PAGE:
Mel Torme & The Marty Paich Dek-tette: Lullaby Of Birdland

Track

Lullaby Of Birdland

Artist

Mel Tormé (vocals) and Marty Paich (arranger)

CD

Mel Tormé and the Marty Paich Dek-tette (aka Lulu's Back In Town) (Bethlehem 75732)

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Musicians:

Mel Tormé (vocals), Marty Paich (arranger),

The Marty Paich Dek-tette: Pete Candoli, Don Fagerquist (trumpets); Bob Enevoldsen (valve trombone, tenor sax), Vince DeRosa or John Cave (french horn), Al Pollan (tuba), Bud Shank (alto sax, tenor sax), Bob Cooper or Jack Montrose (tenor sax), Jack DuLong (baritone sax), Red Mitchell (bass), Mel Lewis (drums)

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Composed by George Shearing

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Recorded: Los Angeles, January 1956

Albumcovermtormedek

Rating: 95/100 (learn more)

"Lullaby of Birdland" is an anomaly in the recordings of Mel Tormé and the Marty Paich Dek-tette. Although Mel's scat singing was prominently featured on the Reunion albums of the late 1980s, "Lullaby" was the only cut from the original set of recordings to feature a scat solo. At nearly 5 minutes, "Lullaby" was the longest track on the first Dek-tette LP, and it features Mel's scatting for most of its length. It starts with Mel and Red Mitchell in duet with Mel Lewis joining in at the bridge. As Tormé starts scatting, the saxes enter, backing the singer with a unison figure. As usual with Tormé, his improvisations are an even mix of original ideas and song quotes, but he puts the ideas together so skillfully, the listener loses track of each idea's paternity. In the next chorus, Torm� trades ideas with Pete Candoli, Don Fagerquist and Bob Enevoldsen (the latter on valve trombone - for the moment). Then the saxes return (with Enevoldsen on tenor) with a tightly-arranged figure, to which Tormé offers a scatted response. The figure is repeated for the next 8 bars. The sax figure is a Paich self-quote - it was originally the introduction for his arrangement of "You.re My Thrill", written for a Shelly Manne LP a couple of years earlier. Tormé said that hearing that recording inspired him to work with Paich. As an acknowledgement of that inspiration, Paich included the figure in the "Lullaby" arrangement. After a brass-dominated bridge, we return to Tormé, Mitchell and Lewis with a short reprise of the opening chorus. Lewis drops out after 8 bars as Tormé and Mitchell fade into the distance.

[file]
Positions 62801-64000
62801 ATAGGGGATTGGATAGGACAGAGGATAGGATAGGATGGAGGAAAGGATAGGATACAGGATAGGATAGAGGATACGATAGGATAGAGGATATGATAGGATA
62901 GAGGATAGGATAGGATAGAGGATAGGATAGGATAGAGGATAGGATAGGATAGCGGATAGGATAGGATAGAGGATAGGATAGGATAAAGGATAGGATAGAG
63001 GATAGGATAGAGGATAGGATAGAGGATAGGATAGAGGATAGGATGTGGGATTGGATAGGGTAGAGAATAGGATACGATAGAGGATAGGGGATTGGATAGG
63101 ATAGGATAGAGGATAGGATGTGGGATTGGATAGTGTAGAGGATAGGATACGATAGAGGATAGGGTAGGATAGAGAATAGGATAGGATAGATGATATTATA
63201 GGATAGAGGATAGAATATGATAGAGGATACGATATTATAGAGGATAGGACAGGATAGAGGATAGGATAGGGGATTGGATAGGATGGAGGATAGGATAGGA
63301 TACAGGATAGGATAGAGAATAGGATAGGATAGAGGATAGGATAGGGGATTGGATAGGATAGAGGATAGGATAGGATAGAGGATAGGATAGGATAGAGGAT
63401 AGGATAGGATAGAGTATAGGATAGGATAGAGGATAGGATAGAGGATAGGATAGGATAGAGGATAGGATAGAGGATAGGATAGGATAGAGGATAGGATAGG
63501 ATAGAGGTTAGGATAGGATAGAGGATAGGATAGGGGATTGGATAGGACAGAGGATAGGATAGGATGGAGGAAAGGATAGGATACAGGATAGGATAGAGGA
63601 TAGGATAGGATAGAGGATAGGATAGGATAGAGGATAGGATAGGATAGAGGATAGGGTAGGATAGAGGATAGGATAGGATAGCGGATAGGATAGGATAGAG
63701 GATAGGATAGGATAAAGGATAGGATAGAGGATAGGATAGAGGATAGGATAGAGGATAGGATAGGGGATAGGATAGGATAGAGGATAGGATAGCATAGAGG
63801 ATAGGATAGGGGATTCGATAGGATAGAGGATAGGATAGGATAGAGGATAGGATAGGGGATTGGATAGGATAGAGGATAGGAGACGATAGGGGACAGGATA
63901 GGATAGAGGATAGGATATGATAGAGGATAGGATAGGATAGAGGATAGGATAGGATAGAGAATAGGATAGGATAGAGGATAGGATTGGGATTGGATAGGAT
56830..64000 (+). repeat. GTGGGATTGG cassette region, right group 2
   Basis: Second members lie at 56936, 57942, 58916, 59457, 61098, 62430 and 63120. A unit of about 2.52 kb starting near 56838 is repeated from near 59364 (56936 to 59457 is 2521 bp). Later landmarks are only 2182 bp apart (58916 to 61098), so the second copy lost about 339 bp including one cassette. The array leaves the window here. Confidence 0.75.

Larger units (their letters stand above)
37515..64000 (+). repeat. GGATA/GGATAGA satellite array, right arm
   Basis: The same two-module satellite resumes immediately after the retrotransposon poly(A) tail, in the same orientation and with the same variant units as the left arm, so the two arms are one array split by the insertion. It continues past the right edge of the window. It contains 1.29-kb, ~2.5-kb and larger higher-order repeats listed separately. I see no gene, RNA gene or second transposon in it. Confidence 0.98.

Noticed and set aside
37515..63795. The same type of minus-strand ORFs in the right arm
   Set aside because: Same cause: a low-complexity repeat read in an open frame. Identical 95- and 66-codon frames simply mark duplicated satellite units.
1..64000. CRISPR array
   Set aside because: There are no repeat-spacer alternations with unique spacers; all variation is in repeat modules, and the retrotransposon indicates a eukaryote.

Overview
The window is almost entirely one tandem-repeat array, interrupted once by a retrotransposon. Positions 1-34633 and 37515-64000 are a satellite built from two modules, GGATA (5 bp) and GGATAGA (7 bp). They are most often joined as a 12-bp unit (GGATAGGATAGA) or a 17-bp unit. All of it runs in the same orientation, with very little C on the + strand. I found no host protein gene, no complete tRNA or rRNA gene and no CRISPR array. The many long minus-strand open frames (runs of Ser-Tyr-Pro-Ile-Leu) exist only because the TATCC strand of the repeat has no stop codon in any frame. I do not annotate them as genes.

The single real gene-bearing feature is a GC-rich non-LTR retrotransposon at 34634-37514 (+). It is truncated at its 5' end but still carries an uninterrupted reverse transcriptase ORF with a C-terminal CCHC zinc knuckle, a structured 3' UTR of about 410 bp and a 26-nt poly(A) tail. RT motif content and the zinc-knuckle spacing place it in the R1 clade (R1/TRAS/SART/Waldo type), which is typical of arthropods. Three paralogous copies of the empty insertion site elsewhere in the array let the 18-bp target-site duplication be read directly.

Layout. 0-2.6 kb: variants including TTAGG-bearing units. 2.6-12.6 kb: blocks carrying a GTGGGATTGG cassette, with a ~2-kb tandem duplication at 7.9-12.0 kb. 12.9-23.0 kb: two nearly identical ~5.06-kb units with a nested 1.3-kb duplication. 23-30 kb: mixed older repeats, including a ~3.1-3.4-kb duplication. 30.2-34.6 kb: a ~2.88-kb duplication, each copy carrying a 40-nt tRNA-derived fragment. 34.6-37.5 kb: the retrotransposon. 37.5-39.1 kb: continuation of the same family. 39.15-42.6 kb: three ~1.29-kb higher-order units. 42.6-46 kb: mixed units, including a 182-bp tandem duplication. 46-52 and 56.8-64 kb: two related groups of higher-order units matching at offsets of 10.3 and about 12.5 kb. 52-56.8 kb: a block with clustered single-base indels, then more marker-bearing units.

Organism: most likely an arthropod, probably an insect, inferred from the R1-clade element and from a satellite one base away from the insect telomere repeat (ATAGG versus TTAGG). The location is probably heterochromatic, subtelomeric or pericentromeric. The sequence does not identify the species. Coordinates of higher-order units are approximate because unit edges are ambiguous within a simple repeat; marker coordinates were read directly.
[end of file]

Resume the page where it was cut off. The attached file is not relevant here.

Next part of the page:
Reviewer: Thomas Cunniffe

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